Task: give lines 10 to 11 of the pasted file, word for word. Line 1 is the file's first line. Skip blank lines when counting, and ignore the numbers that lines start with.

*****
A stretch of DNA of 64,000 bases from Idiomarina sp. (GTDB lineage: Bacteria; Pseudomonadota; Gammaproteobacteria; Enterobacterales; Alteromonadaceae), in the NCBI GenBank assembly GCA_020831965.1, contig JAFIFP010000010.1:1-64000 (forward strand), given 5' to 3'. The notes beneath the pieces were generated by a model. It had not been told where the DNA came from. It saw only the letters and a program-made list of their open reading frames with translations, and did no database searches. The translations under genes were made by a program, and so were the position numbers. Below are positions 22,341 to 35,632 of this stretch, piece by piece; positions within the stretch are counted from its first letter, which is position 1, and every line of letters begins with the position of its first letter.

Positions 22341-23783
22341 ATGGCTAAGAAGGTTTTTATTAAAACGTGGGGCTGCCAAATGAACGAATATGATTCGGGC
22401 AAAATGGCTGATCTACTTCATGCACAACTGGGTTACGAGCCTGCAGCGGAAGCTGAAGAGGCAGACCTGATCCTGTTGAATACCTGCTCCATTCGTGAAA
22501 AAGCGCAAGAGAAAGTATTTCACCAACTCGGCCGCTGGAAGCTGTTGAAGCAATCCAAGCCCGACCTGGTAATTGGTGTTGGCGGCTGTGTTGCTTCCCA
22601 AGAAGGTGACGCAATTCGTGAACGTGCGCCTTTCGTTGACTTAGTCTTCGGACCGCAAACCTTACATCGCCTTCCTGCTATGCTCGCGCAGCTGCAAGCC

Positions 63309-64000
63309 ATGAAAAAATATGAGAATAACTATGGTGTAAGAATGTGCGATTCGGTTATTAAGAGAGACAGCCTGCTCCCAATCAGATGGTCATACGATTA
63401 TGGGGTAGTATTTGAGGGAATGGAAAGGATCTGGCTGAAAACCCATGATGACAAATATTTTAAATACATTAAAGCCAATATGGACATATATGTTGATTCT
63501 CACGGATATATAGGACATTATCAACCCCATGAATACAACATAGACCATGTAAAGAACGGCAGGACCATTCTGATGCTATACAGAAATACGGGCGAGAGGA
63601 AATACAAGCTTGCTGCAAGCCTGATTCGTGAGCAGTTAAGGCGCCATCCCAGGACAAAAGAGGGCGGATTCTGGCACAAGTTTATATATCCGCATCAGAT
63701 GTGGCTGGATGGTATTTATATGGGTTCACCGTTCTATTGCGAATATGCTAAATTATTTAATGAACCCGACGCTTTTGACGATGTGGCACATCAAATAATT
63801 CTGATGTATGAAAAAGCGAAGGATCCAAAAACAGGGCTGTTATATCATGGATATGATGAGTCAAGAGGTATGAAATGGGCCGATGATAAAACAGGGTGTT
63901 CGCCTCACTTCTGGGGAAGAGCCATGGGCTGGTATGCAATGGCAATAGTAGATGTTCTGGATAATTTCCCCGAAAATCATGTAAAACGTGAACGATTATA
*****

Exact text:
63501 CACGGATATATAGGACATTATCAACCCCATGAATACAACATAGACCATGTAAAGAACGGCAGGACCATTCTGATGCTATACAGAAATACGGGCGAGAGGA
63601 AATACAAGCTTGCTGCAAGCCTGATTCGTGAGCAGTTAAGGCGCCATCCCAGGACAAAAGAGGGCGGATTCTGGCACAAGTTTATATATCCGCATCAGAT